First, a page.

Overlooked No More: Bill Hosokawa, Journalist Who Chronicled Japanese American History

This article is part of Overlooked, a series of obituaries about remarkable people whose deaths, beginning in 1851, went unreported in The Times.

In 1937, Bill Hosokawa was majoring in journalism at the University of Washington, where he had started developing a promising portfolio, having written for several small Seattle newspapers. So it came as a surprise when a professor of his called him into his office and advised him to change his career plan.

“No American publisher is gonna ever hire you,” the professor said. “We don’t like prejudice and discrimination, but you know it exists.”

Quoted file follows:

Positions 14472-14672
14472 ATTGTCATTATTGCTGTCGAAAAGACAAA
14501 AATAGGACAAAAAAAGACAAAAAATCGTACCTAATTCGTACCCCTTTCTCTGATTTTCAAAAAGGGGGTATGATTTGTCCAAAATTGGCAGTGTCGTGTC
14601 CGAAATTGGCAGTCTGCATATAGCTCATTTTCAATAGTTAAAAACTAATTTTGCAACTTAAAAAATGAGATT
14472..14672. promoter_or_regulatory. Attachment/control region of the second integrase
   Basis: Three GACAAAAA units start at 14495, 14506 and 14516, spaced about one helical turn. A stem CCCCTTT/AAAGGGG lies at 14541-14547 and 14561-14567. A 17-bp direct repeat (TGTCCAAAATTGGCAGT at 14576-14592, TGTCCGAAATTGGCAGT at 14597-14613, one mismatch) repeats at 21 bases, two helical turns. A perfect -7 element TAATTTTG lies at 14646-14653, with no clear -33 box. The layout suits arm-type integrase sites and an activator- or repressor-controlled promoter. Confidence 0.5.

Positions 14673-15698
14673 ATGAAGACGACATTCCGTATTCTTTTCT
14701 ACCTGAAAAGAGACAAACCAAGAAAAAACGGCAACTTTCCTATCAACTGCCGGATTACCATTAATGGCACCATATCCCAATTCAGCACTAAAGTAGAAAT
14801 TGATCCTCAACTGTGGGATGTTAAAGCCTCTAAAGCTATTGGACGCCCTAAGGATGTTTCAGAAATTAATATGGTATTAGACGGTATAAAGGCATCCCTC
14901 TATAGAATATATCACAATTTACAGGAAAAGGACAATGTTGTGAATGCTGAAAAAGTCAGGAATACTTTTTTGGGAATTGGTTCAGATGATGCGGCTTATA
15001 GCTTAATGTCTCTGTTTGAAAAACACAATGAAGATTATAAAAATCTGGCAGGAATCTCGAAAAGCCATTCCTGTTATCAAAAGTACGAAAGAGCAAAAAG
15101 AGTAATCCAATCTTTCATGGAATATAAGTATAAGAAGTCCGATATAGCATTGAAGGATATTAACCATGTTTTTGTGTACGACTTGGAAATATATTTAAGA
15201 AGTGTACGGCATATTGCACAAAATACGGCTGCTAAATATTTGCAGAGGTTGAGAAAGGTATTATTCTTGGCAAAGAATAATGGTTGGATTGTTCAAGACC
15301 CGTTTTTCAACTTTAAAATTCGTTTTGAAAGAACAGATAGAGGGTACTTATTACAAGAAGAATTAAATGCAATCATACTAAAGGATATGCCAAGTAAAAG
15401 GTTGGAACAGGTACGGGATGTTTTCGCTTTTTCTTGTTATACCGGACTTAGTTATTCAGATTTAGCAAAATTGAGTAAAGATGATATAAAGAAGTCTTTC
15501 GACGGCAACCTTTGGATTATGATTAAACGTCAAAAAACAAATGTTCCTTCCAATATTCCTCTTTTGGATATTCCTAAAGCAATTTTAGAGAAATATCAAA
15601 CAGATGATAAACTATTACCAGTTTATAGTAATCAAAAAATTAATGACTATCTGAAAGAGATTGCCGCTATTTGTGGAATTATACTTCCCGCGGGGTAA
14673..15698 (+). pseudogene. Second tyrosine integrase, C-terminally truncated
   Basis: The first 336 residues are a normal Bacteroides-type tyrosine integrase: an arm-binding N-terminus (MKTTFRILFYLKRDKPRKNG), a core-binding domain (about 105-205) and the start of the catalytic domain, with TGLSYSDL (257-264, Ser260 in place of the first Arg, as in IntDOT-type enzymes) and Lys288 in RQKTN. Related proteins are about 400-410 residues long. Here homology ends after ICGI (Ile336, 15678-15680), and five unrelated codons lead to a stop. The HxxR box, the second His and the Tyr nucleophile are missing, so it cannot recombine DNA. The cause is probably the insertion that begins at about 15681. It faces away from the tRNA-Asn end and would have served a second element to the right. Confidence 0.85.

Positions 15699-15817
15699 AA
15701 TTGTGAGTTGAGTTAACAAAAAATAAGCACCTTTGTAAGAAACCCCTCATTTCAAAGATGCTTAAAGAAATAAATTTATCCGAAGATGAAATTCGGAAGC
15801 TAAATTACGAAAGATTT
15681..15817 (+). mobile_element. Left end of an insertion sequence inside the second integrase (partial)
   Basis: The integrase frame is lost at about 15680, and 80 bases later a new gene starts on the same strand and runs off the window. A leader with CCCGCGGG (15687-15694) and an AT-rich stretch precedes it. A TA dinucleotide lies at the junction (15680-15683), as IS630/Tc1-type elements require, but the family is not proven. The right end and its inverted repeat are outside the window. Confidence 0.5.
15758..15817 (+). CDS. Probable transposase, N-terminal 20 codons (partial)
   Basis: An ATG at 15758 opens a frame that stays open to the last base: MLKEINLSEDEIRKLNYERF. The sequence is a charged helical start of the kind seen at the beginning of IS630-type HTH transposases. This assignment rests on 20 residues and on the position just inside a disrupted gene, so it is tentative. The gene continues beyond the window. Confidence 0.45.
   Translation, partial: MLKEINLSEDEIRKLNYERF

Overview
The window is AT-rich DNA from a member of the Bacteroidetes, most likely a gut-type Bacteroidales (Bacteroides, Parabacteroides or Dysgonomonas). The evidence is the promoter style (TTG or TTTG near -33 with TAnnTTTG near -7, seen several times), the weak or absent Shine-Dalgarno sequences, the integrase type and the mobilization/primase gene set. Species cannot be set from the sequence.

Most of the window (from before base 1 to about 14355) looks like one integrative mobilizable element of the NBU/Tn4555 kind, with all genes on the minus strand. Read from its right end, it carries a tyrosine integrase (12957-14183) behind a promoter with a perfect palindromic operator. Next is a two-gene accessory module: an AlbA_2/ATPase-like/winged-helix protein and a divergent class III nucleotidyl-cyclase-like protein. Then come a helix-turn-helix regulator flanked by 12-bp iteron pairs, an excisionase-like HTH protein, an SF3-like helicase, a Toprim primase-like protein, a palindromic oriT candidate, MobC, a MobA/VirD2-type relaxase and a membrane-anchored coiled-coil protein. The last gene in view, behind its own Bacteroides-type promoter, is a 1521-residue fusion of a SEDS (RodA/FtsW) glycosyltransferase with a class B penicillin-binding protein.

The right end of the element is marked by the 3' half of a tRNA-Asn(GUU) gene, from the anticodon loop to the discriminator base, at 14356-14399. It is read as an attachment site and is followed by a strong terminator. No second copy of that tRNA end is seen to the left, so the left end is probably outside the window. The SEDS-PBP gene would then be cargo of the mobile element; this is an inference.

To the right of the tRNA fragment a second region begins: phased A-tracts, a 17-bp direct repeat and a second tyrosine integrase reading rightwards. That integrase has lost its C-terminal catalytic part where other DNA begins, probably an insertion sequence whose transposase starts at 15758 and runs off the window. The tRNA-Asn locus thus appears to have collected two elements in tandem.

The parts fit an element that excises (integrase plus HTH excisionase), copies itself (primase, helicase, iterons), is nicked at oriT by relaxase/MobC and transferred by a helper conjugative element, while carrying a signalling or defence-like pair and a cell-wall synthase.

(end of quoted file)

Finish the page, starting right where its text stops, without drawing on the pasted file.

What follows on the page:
Hosokawa knew that the professor was referring to: Hosokawa was Japanese American. But he spurned the advice. He decided, as he said in a 2001 interview with Densho, a nonprofit that preserves the history of Japanese Americans placed in incarceration camps during World War II: “To hell with that. Why, I’m going to go ahead with this and do what I can.”

He would go on to have a decades-long career in journalism, becoming one of the first editors of color at a metropolitan newspaper, The Denver Post, writing several books and using his work to advocate for the rights of Japanese Americans, even after he was shipped to an incarceration camp by the federal government during the war.

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